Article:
No preview · Article · May 2015 · Genes & development
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    • "Some proteins are accumulated in a broad range of neurodegenerative diseases. For example, abnormal accumulation of TDP-43 and FUS/TUS is also observed in AD, HD, and other polyglutamine diseases [2] [3] [4] [5]. "
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    ABSTRACT: Impaired DNA damage repair is a common pathological endophenotype of some types of neurodegenerative diseases, intellectual disabilities, and psychiatric diseases. Dysfunctional DNA repair and DNA damage, including DNA double-stranded breaks, are linked to transcriptional dysfunction and abnormal DNA methylation. Impaired DNA repair in neural stem cells leads to microcephaly or cerebellar ataxia. Furthermore, DNA repair defects and DNA damage in mature neurons lead to progressive cognitive impairment, which might be a common feature of Alzheimer's disease, Huntington's disease, and other polyglutamine diseases. Oxidative DNA damage and altered DNA repair gene expression are observed in GABAergic neurons in schizophrenia. These findings indicate that impaired DNA repair is a common pathological endophenotype of neurological diseases, and that DNA damage might lead to diverse disease symptoms dependent on timing and the affected cell type.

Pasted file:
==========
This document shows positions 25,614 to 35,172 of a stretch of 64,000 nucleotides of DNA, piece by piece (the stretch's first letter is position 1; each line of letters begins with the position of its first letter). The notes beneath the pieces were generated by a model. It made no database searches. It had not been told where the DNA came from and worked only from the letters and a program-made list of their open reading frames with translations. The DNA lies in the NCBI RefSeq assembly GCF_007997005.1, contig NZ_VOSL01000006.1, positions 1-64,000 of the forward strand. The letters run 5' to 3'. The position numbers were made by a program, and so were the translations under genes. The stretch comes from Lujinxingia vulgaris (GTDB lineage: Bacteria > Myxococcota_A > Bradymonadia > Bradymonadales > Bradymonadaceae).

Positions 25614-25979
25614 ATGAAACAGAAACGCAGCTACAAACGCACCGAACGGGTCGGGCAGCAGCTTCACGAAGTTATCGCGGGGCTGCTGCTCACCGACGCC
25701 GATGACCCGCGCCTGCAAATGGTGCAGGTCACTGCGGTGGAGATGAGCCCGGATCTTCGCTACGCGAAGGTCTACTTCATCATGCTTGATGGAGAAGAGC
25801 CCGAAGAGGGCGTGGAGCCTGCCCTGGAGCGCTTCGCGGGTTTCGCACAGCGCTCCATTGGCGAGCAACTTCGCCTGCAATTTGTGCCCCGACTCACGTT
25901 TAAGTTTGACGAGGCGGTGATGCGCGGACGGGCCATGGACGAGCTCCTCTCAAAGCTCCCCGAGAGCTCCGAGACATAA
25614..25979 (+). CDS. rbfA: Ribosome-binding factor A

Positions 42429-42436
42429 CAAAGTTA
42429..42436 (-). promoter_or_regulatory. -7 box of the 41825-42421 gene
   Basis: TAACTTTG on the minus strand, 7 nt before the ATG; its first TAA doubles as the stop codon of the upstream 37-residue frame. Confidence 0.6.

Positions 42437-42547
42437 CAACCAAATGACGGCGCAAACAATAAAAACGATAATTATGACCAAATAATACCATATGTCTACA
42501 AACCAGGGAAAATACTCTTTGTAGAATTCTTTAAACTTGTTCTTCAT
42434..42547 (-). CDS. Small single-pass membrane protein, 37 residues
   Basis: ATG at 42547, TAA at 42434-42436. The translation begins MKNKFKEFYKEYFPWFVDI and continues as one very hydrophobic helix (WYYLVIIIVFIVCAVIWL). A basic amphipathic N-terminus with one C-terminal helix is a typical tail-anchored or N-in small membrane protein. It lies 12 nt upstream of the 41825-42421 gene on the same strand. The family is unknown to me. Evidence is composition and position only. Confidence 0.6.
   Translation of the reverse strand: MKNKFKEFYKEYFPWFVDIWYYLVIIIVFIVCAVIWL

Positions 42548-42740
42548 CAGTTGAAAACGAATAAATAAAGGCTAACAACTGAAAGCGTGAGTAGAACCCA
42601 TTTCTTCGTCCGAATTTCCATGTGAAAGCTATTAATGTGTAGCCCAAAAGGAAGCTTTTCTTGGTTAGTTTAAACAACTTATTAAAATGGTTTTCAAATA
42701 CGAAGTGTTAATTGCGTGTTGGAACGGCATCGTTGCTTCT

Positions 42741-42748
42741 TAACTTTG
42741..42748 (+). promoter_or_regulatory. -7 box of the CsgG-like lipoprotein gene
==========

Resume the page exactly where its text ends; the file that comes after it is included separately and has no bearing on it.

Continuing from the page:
Full-text · Article · Mar 2015 · Current Molecular Medicine
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    • "Nevertheless, FUS predominantly localizes to the nucleus of healthy cells, whereas in ALS patients with FUS mutations, pathological protein is redistributed to the cytoplasm of affected cells where it accumulates and aggregates (Fig. 2B). This mislocalization leads to partial loss of nuclear protein (Mackenzie et al., 2010; Vance et al., 2009), similarly to TDP-43 pathology. The majority of FUS mutations are clustered in the NLS sequence, which is embedded within the highly conserved extreme C-terminus (Lagier-Tourenne et al., 2010; Ling et al., 2013). "
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    ABSTRACT: Propagation of pathological protein assemblies via a prion-like mechanism has been suggested to drive neurodegenerative diseases, such as Parkinson's and Alzheimer's. Recently, amyotrophic lateral sclerosis (ALS)-linked proteins, such as SOD1, TDP-43 and FUS were shown to follow self-perpetuating seeded aggregation, thereby adding ALS to the group of prion-like disorders. The cell-to-cell spread of these pathological protein assemblies and their pathogenic mechanism is poorly understood. However, as ALS is a non-cell autonomous disease and pathology in glial cells was shown to contribute to motor neuron damage, spreading mechanisms are likely to underlie disease progression via the interplay between affected neurons and their neighboring glial cells.
    Preview · Article · Feb 2015 · Virus Research